The photography competition Wiki Loves Art/NL is an example of another Wikiart project, initiated by Wikimedia Nederland. Last June, visitors participating in the project were asked to take pictures of art works in different museums – something that normally would not be allowed. Around 5000 photographs were uploaded to the website Flickr, and made accessible to Wikipedia under a creative commons license.Among the winning photographs was a photo of a lamp by Gispen, the brushstrokes on a painting by Isaac Israëls, and a vacation home by Rietveld. While browsing through the website's amateur photographs, it's striking how unalike the same work can appear in different lighting, or even by simply taking the picture from a different angle. Graphic designer Hendrik-Jan Grievink also noticed this.Previously, he had designed the memory game Fake for Real, in which two cards slightly differ from one another: one is "real" and the other is "fake".An image of a real clownfish is juxtaposed against an image of Little Nemo from the Disney animation, for example. Currently, Grievink is busy making an art book, Wiki Loves Art, and searches for the amateur's diverse perspectives: paintings are photographed with or without their frames, are very pixelated or extremely sharp. By playing with the many photographs from the amateur collection, Grievink not only documents these images, but also “re-mixes” them.

In 2006, the Royal Tropical Institute donated footage of our former colonies Surinam and Indonesia. These photographs were digitally "restored" by volunteers (edited so that the images would become clearer). Via Wikipedia, the Tropenmusem publishes information about the Surinam Marrons, descendants of the Africans who were forced to Surinam by slave traders.Also, volunteers translate captions into Bahasa Indonesian for the Indonesian Wikipedia. Institutes such as the Tropenmuseum benefit from Wikipedia's archiving of photographs. The material is used fanatically, improved by volunteers, and is provided with secondary information (metadata). This means that more people are being able to profit from the collection, which in turn increases its importance.

Of course, museums and archives publish their collection on their own website, but they lack the manpower and critical mass to improve the information. Also, digitalizing their collection doesn't necessarily increase visibility or reach a wide audience. By collaborating with Wikipedia, they’re easier to find through search engines, and they're able to reach a different target group. And, of course, an encyclopaedia remains an encyclopaedia; it's no online museum or archive.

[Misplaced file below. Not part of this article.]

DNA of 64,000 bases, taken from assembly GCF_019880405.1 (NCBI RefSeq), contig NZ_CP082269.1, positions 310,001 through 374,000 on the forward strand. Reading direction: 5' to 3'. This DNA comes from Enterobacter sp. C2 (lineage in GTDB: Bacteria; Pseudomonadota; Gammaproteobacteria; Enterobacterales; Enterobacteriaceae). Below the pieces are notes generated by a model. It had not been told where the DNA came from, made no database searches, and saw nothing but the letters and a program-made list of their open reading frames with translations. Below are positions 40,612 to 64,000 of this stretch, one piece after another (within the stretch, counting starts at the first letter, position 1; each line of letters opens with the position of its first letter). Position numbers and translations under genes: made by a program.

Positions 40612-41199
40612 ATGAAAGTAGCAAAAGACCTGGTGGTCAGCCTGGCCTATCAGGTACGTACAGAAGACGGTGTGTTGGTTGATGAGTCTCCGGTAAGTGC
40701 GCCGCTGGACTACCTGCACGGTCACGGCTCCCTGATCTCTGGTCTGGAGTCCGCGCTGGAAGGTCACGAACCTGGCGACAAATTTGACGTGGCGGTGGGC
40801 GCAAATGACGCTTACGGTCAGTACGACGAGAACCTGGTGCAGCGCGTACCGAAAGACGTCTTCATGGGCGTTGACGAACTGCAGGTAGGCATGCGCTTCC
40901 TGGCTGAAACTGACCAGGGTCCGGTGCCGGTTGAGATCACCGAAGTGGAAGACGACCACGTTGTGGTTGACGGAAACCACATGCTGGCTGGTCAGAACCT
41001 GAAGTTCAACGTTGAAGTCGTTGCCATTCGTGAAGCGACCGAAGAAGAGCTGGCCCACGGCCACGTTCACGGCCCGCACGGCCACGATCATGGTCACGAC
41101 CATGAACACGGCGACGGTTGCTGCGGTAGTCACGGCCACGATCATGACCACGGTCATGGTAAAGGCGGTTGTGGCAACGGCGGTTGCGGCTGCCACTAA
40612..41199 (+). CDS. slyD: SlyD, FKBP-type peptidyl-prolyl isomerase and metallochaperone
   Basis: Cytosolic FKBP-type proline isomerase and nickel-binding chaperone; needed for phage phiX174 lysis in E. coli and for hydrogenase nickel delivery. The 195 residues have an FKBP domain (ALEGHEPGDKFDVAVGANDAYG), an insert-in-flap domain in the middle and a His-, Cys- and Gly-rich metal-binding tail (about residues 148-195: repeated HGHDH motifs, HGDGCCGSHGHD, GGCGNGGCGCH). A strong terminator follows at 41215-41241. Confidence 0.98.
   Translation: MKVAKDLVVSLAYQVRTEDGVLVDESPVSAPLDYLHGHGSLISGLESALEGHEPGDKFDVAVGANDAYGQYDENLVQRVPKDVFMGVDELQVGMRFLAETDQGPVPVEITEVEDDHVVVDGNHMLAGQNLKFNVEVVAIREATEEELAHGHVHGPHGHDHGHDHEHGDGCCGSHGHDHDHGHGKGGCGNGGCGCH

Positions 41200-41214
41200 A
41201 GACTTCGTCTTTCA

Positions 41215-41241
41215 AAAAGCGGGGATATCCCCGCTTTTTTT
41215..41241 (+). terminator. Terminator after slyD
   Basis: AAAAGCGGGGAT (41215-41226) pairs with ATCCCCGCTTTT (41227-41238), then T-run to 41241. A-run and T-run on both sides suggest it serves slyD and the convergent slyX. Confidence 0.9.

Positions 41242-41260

For many museums, yielding control over their collections by donating footage under a free license is a great shift in thinking. The license naturally has some conditions, like referencing its source, but usually the material is also released commercially. Through using platforms such as the Internet, museums are developing new business models to place art and culture at the foreground. The first steps have been made in making available materials, made with public money, to the public domain. All of us are now able to use this material, which is good for creativity and, who knows, good for art.

Hundreds of cheap labourers are making money through websites like Amazon and Google Image Labeller. These Internet workers are also known as Mechanical Turks. Visual artists also make use of their services.

“What do you do for a living?”
“I’m a Mechanical Turk.”

It sounds absurd, but it actually makes completely sense. Worldwide there are millions of so-called MTurks active in dozens of countries: people with a computer and an Internet connection that, all the while clicking and tapping, make money. New international digital workers are added daily, even in Africa by mobile phone. Meanwhile, visual artists have discovered the benefits of this cheap labour: the first art projects using Mechanical Turks are starting to make their appearance on the Internet.

Het artikel zoals verschenen in NRC Handelsblad

Organising labour over the Internet is an interesting affair. National borders are crossed with ease, and a social security number is unnecessary—all you need is a bank account. We’re already familiar with images of Asian youths gaming for hours on end for people in the rich West, but there are many other forms of online remote work.